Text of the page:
Transcranial direct-current stimulation (tDCS) is a noninvasive neuromodulatory method that involves delivering low amplitude, direct current to specific regions of the brain. While a wealth of literature shows changes in behavior and cognition following tDCS administration, the underlying neuronal mechanisms remain largely unknown. Neuroimaging studies have generally used fMRI and shown only limited consensus to date, while the few electrophysiological studies have reported mostly null or counterintuitive findings. The goal of the current investigation was to quantify tDCS-induced alterations in the oscillatory dynamics of visual processing. To this end, we performed either active or sham tDCS using an occipital–frontal electrode configuration, and then recorded magnetoencephalography (MEG) offline during a visual entrainment task. Significant oscillatory responses were imaged in the time-frequency domain using beamforming, and the effects of tDCS on absolute and relative power were assessed. The results indicated significantly increased basal alpha levels in the occipital cortex following anodal tDCS, as well as reduced occipital synchronization at the second harmonic of the stimulus-flicker frequency relative to sham stimulation. In addition, we found reduced power in brain regions near the cathode (e.g., right inferior frontal gyrus [IFG]) following active tDCS, which was absent in the sham group. Taken together, these results suggest that anodal tDCS of the occipital cortices differentially modulates spontaneous and induced activity, and may interfere with the entrainment of neuronal populations by a visual-flicker stimulus. These findings also demonstrate the importance of electrode configuration on whole-brain dynamics, and highlight the deceptively complicated nature of tDCS in the context of neurophysiology.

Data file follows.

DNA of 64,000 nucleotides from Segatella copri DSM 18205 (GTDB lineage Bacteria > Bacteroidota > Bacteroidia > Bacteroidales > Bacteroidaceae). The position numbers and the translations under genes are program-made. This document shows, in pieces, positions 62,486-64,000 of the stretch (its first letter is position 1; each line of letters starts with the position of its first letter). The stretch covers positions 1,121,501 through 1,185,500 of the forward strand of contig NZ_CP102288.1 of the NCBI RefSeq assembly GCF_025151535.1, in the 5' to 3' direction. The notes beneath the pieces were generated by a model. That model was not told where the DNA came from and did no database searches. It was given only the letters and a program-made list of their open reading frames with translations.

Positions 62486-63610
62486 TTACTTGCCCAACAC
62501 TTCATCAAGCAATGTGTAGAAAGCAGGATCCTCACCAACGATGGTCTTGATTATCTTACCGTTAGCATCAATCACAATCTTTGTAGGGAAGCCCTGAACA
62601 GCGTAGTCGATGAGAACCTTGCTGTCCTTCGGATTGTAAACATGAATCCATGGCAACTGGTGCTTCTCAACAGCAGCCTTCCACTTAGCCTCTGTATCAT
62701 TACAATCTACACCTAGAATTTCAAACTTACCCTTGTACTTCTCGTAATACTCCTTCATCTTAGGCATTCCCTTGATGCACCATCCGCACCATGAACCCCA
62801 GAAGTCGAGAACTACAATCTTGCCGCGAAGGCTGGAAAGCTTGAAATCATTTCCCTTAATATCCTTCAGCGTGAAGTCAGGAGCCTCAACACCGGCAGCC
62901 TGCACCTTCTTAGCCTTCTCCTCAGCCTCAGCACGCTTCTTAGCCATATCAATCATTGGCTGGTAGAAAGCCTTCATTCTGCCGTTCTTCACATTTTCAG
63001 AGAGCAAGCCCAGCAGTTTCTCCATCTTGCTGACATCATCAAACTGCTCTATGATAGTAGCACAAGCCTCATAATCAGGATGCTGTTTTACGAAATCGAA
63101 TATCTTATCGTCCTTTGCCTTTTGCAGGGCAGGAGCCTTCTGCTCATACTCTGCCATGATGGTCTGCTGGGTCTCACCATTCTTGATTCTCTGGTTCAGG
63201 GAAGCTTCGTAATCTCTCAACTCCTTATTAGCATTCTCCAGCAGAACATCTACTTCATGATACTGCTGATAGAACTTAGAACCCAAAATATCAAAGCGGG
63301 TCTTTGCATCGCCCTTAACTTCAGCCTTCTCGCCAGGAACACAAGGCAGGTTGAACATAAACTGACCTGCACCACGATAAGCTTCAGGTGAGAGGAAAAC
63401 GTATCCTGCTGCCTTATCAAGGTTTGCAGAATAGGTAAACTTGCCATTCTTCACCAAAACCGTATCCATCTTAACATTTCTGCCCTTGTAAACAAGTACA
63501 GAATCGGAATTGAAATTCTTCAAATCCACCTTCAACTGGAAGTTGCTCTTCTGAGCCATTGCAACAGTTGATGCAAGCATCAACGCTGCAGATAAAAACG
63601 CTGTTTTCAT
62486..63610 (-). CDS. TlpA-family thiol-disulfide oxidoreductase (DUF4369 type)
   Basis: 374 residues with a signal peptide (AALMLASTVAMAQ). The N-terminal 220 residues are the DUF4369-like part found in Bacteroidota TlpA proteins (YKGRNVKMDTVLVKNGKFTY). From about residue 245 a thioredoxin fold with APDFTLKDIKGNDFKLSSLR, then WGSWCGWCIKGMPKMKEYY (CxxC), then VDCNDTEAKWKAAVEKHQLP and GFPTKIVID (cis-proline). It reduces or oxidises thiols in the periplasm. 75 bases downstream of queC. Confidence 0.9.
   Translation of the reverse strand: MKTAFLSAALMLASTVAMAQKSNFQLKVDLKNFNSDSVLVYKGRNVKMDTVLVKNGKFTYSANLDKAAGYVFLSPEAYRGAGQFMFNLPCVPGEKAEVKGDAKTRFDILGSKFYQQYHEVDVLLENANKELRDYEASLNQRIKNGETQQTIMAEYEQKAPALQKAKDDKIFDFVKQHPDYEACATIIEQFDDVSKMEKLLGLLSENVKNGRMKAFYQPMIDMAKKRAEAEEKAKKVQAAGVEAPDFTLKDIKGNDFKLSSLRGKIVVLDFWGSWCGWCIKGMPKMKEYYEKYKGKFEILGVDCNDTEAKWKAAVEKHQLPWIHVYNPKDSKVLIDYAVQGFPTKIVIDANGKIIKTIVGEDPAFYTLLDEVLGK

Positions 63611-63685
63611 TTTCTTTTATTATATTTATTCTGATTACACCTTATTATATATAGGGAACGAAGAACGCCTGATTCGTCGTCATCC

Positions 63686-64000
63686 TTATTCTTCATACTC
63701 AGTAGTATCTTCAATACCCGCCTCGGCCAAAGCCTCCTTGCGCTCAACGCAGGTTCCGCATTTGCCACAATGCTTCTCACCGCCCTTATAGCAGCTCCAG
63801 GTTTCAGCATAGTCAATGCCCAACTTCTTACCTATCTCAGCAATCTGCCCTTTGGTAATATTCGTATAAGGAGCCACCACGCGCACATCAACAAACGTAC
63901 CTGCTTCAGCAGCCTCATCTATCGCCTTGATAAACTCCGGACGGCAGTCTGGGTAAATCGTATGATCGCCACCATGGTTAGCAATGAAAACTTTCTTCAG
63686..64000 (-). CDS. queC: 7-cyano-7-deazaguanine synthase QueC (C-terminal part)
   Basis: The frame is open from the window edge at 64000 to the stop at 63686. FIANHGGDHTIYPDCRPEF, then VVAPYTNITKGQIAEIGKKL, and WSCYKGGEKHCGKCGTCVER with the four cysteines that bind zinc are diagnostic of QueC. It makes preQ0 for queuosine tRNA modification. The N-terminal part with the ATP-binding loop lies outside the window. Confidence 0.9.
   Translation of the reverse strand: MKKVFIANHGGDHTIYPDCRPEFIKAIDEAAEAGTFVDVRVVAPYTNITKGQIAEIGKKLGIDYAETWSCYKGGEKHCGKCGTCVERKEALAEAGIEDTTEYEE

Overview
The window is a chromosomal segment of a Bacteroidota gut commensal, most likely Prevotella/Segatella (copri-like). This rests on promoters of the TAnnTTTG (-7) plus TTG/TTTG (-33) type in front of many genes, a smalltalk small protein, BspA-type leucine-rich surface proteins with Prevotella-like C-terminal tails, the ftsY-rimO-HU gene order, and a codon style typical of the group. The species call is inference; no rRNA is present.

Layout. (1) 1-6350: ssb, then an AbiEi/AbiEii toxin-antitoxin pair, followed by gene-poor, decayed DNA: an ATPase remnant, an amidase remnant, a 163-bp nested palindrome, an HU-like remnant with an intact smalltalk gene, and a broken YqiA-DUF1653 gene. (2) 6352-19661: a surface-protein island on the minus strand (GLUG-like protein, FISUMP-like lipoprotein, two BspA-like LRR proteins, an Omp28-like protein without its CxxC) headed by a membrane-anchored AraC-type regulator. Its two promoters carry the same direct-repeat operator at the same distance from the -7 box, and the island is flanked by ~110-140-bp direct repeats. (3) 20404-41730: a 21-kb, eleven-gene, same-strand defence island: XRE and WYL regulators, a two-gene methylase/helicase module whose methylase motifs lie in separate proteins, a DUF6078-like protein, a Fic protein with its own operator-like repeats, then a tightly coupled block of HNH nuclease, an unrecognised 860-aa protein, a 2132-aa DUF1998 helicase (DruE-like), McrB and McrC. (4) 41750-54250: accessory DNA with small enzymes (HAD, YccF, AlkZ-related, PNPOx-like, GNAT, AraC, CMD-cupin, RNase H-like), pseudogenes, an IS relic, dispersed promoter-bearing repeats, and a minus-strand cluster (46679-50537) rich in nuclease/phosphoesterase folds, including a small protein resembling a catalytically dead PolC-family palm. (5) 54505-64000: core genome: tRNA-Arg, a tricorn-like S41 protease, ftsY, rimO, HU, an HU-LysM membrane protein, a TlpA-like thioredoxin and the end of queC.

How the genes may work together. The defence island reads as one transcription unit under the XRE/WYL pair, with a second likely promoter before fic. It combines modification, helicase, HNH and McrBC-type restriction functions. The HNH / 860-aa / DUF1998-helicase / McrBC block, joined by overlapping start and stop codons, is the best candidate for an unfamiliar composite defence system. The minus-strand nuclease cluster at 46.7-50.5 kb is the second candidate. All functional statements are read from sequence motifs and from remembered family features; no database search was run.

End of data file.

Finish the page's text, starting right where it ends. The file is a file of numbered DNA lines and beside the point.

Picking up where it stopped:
ASJC Scopus subject areas
- Neuropsychology and Physiological Psychology
- Experimental and Cognitive Psychology
- Cognitive Neuroscience